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. 2006 Jan 7;273(1582):27-32.
doi: 10.1098/rspb.2005.3266.

Genome Size and Metabolic Intensity in Tetrapods: A Tale of Two Lines

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Free PMC article

Genome Size and Metabolic Intensity in Tetrapods: A Tale of Two Lines

Alexander E Vinogradov et al. Proc Biol Sci. .
Free PMC article

Abstract

We show the negative link between genome size and metabolic intensity in tetrapods, using the heart index (relative heart mass) as a unified indicator of metabolic intensity in poikilothermal and homeothermal animals. We found two separate regression lines of heart index on genome size for reptiles-birds and amphibians-mammals (the slope of regression is steeper in reptiles-birds). We also show a negative correlation between GC content and nucleosome formation potential in vertebrate DNA, and, consistent with this relationship, a positive correlation between genome GC content and nuclear size (independent of genome size). It is known that there are two separate regression lines of genome GC content on genome size for reptiles-birds and amphibians-mammals: reptiles-birds have the relatively higher GC content (for their genome sizes) compared to amphibians-mammals. Our results suggest uniting all these data into one concept. The slope of negative regression between GC content and nucleosome formation potential is steeper in exons than in non-coding DNA (where nucleosome formation potential is generally higher), which indicates a special role of non-coding DNA for orderly chromatin organization. The chromatin condensation and nuclear size are supposed to be key parameters that accommodate the effects of both genome size and GC content and connect them with metabolic intensity. Our data suggest that the reptilian-birds clade evolved special relationships among these parameters, whereas mammals preserved the amphibian-like relationships. Surprisingly, mammals, although acquiring a more complex general organization, seem to retain certain genome-related properties that are similar to amphibians. At the same time, the slope of regression between nucleosome formation potential and GC content is steeper in poikilothermal than in homeothermal genomes, which suggests that mammals and birds acquired certain common features of genomic organization.

Figures

Figure 1
Figure 1
Regression of heart index (ratio of heart mass to body mass) on genome size (circles, birds; squares, reptiles; triangles, mammals; diamonds, amphibians). Both lines are approximated by second-order polynomial regression (note that even in this case the regression for reptiles–birds looks linear). If approximated by linear regression, for reptiles–birds: r=−0.89, p<10−8, n=72; for amphibians–mammals: r=−0.92, p<10−8, n=66 (the difference between slopes of regression lines is highly significant, p<10−8). The regression holds within separate phylogenetic groups: birds, r=−0.58, p<10−4, n=53 (Spearman r=−0.53, p<10−4); reptiles, r=−0.82, p<10−4, n=19 (Spearman r=−0.75, p<10−3); mammals, r=−0.76, p<10−6, n=40 (Spearman r=−0.73, p<10−4); amphibians, r=−0.88, p<10−6, n=26 (Spearman r=−0.90, p<10−4); anurans, r=−0.61, p<0.01, n=16 (Spearman r=−0.73, p<0.01); caudata, r=−0.71, p<0.02, n=10 (Spearman r=−0.59, p<0.05). The significance levels for pair-wise differences between the slopes of regression lines: birds versus reptiles, p>0.8; mammals versus amphibians, p<0.01; anurans versus caudata, p>0.9. (Dotted lines, confidence intervals for p=0.95.) If controlled for body mass using multiple regression analysis, the picture was similar.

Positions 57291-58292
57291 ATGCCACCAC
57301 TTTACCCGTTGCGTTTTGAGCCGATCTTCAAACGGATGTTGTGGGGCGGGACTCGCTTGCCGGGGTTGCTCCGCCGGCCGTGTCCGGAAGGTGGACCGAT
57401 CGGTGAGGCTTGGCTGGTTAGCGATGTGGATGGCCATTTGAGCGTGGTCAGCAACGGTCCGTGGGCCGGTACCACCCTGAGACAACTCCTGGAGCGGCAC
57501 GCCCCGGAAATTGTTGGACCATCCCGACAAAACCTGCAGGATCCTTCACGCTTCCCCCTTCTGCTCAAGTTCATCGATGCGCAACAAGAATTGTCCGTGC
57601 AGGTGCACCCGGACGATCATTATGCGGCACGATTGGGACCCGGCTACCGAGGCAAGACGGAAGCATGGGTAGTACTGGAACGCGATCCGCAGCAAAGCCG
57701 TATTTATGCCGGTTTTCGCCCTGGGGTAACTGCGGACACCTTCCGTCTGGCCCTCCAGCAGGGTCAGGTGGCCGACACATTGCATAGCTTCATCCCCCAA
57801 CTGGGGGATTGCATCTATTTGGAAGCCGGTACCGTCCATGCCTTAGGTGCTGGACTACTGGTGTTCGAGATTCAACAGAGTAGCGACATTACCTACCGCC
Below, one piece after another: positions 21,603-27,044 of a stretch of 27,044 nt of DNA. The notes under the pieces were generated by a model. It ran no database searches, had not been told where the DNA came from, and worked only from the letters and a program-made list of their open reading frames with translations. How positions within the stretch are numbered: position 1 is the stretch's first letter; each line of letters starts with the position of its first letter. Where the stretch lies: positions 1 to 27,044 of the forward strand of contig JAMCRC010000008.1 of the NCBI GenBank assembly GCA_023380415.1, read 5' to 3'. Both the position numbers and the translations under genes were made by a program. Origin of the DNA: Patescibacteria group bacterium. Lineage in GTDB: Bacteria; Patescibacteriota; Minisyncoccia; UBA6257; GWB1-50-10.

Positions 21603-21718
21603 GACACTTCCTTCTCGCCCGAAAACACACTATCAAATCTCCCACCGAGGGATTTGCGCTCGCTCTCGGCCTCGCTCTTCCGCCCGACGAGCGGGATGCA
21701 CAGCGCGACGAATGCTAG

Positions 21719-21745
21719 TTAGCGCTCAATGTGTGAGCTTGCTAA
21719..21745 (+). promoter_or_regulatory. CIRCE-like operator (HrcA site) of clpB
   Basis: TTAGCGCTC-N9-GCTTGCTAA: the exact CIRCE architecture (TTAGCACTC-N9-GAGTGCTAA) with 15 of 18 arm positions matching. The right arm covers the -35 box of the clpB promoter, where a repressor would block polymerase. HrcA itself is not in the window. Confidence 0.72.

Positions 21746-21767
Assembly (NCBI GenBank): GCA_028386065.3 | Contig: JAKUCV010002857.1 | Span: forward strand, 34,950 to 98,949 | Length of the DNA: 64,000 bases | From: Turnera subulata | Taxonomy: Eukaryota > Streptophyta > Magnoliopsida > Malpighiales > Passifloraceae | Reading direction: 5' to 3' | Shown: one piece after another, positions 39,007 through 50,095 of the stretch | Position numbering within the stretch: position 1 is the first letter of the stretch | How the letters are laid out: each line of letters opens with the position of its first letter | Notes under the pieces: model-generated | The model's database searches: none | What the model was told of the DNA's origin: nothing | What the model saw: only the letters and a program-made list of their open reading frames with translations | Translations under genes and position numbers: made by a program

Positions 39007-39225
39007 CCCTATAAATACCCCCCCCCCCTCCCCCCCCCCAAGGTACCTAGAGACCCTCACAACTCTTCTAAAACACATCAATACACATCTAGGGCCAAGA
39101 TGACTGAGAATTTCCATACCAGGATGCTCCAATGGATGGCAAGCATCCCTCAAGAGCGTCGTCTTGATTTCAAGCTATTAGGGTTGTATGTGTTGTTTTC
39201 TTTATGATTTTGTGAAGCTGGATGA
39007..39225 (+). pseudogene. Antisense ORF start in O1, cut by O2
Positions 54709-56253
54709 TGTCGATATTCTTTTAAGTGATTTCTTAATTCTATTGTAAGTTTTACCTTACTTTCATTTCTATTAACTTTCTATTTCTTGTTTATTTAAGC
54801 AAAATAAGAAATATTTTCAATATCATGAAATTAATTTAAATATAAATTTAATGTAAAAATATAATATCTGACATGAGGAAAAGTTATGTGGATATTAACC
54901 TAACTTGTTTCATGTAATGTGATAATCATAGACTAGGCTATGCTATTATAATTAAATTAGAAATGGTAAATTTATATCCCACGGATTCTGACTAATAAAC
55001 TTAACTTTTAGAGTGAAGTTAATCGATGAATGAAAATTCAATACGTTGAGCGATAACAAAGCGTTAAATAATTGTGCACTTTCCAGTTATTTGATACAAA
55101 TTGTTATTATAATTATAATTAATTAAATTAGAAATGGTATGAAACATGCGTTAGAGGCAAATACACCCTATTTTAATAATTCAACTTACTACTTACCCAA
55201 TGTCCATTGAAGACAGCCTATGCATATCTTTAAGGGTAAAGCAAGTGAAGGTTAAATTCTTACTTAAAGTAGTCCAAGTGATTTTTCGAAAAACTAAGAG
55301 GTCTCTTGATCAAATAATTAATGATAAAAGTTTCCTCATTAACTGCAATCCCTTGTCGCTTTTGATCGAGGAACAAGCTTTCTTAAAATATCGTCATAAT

Figure 2
Figure 2
Regression of nucleosome formation potential on GC content in vertebrate genomes (green, human, r=−0.70, p<10−8; blue, chicken, r=−0.68, p<10−8; yellow, mouse, r=−0.68, p<10−8; red, clawed frog, r=−0.67, p<10−8; brown, zebrafish, r=−0.73, p<10−8; violet, tetraodon, r=−0.92, p<10−8). For each species, the nucleosome formation potential and GC content were determined for 10 000 sequences of 10 kb length, randomly extracted from genomic contigs (and averaged for each sequence over its length). (Dashed lines, confidence intervals for p=0.95.)
Figure 3
Figure 3
Genome size and erythrocyte nuclear volume. (a) Regression of nuclear volume on genome size (squares, reptiles–birds; circles, amphibians). For reptiles–birds: r=0.70, p<10−6, n=47; for amphibians: r=0.90, p<10−8, n=68. In linear regression, the difference between the intercepts is highly significant (p<10−4). (Dotted lines, confidence intervals for p=0.95.) (b) The difference in mean nuclear volume between the reptiles–birds and amphibians with the effect of genome size being removed using GLM (general linear model): means with 95% LSD (least significant difference) intervals (for difference, p<10−6).

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